True Transmission

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True Transmission: Exploring the Controversy
by John Leporati
John Leporati is a Kung Fu instructor and the former Director of Web Operations for The Patience T'ai Chi Association.
He can be contacted at
Benjamin Franklin once said: "The secret of Freemasonry is that it has no secrets."

What constitutes an "authentic" transmission in terms of martial arts and which individuals received that transmission from their teachers is one of the most controversial topics in martial arts today. Countless articles in martial publications have discussed it. Internet chat rooms, list servers and newsgroups devoted to the subject seem obsessed with it and I've seldom read a martial arts magazine that didn't have at least one letter to the editor in which a practitioner claimed that "my sifu can beat your sifu" because my teacher got the "real" or "secret" transmission. Often when a great acknowledged master dies, his top students contend among themselves as to whose understanding of the art entitles them to be the standard bearer. Sometimes, even a lesser-known or unknown student will make such a claim to mastery. Personally, these conflicts have always saddened me as a martial artist and a human being. Many are simply motivated by greed, petty rivalry or shameless self-promotion. But, putting all that to one side for a moment, as we enter an age where many of the learned masters of the older generation are dying off, how does one decide who to study with? Whose "transmission" can be said to be "authentic"? I believe the answers to these questions lie not so much in the art, but in the artists, in their basic humanity. Let's consider a few examples.

The snapshot theory of training

Often the question arises, "Why do the top students of the same teacher often perform the form differently?" Part of the answer to this question has to do with when the student began training with his sifu and how long his training lasted. For instance, Cheng Man-Ch'ing learned the Yang Style Tai Chi Chuan from his teacher Yang Cheng Fu. The students who studied with Professor in his early days received a transmission that looked much closer to the traditional Yang family Tai Chi than those who studied with him in his later years. These students received a "snapshot" of Professor's skill as it was in those days.

These variations inevitably reflect the master's own preoccupations and his own stage of development at a given time and account, at least to some extent, for perceived differences among students.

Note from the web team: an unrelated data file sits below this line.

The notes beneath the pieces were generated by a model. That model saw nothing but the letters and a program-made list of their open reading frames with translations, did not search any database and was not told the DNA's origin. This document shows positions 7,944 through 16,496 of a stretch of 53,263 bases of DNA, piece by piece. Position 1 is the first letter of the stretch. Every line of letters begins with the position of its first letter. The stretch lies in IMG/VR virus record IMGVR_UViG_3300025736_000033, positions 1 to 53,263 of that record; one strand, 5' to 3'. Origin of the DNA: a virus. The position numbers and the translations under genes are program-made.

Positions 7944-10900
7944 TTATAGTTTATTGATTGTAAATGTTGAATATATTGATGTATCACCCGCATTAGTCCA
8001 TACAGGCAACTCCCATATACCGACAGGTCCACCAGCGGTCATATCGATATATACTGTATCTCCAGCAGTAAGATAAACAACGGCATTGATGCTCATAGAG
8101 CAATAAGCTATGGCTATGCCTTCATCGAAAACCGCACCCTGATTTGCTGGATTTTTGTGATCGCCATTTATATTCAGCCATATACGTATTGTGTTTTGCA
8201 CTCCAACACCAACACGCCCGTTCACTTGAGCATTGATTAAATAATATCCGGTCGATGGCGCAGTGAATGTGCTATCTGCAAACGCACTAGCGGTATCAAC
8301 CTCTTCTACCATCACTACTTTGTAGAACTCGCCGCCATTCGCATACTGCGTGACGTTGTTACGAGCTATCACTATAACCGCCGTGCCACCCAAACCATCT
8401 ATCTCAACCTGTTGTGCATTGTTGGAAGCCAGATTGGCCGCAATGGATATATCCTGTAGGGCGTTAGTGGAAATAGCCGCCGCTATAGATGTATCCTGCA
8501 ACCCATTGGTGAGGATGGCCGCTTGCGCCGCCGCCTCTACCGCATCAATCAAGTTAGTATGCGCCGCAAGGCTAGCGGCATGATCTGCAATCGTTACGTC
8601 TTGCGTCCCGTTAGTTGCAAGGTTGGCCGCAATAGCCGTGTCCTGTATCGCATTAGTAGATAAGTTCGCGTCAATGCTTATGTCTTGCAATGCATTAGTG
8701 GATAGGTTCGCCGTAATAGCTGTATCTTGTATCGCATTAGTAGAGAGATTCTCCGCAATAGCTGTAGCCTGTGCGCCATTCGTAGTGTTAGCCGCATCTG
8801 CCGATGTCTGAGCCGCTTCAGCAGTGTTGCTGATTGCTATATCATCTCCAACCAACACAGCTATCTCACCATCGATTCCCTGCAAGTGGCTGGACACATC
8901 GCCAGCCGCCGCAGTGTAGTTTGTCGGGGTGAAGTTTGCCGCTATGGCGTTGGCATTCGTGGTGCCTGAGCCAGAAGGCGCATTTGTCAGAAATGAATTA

If the teacher is teaching the form as he feels it and his feeling is much more advanced than yours, then it will be exceedingly difficult for a student to approximate anything more than the gross movements.

The Teacher, The Student and The Language Barrier

In his essay, Tradition and the Individual Talent, T.S. Eliot speaks of how great writers internalize the works of other writers and then add their own particular talent or genius to the tradition in order to take the art of expression in new directions.

As a professional educator, I understand that every student in my class receives the same lesson. Why is it that some achieve high grades while others do not? Much has to do with the effort the student is willing to put into the educational situation and their natural talent for the subject.

One may be physically talented and grasp the principles intuitively, yet be unable to articulate them. There are many excellent practitioners of tai chi, kung fu or karate who have only limited teaching ability. The ability to take instruction and the ability to give it are two distinct competencies.

Consider the difficulty many English-speaking people have reading Shakespeare imagery and the fact that he wrote in a different time for a different audience all act to distance us from him. Yet, those who put forth the effort to understand him are rewarded by a richness, a beauty and a depth of insight not found in any other writer. As far as literature is concerned, he was a master of kung fu.

Are There Really "Secret" Transmissions?

Inevitably, one must grapple with the question of so-called "secret transmissions." Do they exist? Yes, they do. Usually, they are insights about training methods or unusual but effective applications gleaned painstakingly over a master's lifetime and passed down to only a few of his most trusted students.

He too claimed systematic and diligent practice of the basic techniques taught to him openly in his early years.


To sum up, all of these elements have to be taken into consideration when someone claims to have received the "true" transmission of an art: their innate ability, the length of time they spent with their master, when they studied with him, whether or not they spoke the same language, how diligent a student they were, how articulate a teacher he was, how open their master was to teaching the full art as he understood it, whether their understanding of the art was based upon the acquisition of physical skills, principles, philosophical teachings (or all of them) and, most importantly, what they've done with the art since they learned it. Because practitioners are stressing different aspects of the art they learned from their master doesn't mean that their teaching is less authentic. They are merely adding their individual talent to the tradition. Consider, for example, the differences found in the philosophical lineage of Socrates, Plato and Aristotle. Jung, as well, learned from his master Freud, but went on to found his own school of psychoanalysis. It is clear that Jung absorbed Freud's transmission, but are we not all enriched by his new insights into psychology? Wouldn't our world be a poorer place without them?


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So what does this mean to Freemasonry?